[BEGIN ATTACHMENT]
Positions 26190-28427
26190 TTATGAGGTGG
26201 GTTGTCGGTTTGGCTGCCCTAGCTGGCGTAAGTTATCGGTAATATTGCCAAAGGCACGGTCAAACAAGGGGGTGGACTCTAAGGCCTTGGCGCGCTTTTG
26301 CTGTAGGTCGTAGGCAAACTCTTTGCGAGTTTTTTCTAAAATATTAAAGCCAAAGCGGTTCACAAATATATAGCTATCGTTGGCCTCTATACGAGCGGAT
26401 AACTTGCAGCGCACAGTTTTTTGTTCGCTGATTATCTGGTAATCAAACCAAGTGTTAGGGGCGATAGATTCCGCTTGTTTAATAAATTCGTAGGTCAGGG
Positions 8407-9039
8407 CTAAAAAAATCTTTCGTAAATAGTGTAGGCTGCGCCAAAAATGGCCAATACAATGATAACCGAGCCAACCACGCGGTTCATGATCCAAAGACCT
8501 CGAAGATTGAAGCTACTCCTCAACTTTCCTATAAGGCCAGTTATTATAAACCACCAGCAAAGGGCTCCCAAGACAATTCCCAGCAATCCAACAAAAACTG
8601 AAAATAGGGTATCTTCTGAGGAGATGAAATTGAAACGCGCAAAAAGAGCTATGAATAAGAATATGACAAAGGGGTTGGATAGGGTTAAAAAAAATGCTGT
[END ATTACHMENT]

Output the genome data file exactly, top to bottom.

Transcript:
Positions 26190-28427
26190 TTATGAGGTGG
26201 GTTGTCGGTTTGGCTGCCCTAGCTGGCGTAAGTTATCGGTAATATTGCCAAAGGCACGGTCAAACAAGGGGGTGGACTCTAAGGCCTTGGCGCGCTTTTG
26301 CTGTAGGTCGTAGGCAAACTCTTTGCGAGTTTTTTCTAAAATATTAAAGCCAAAGCGGTTCACAAATATATAGCTATCGTTGGCCTCTATACGAGCGGAT
26401 AACTTGCAGCGCACAGTTTTTTGTTCGCTGATTATCTGGTAATCAAACCAAGTGTTAGGGGCGATAGATTCCGCTTGTTTAATAAATTCGTAGGTCAGGG
Positions 8407-9039
8407 CTAAAAAAATCTTTCGTAAATAGTGTAGGCTGCGCCAAAAATGGCCAATACAATGATAACCGAGCCAACCACGCGGTTCATGATCCAAAGACCT
8501 CGAAGATTGAAGCTACTCCTCAACTTTCCTATAAGGCCAGTTATTATAAACCACCAGCAAAGGGCTCCCAAGACAATTCCCAGCAATCCAACAAAAACTG
8601 AAAATAGGGTATCTTCTGAGGAGATGAAATTGAAACGCGCAAAAAGAGCTATGAATAAGAATATGACAAAGGGGTTGGATAGGGTTAAAAAAAATGCTGT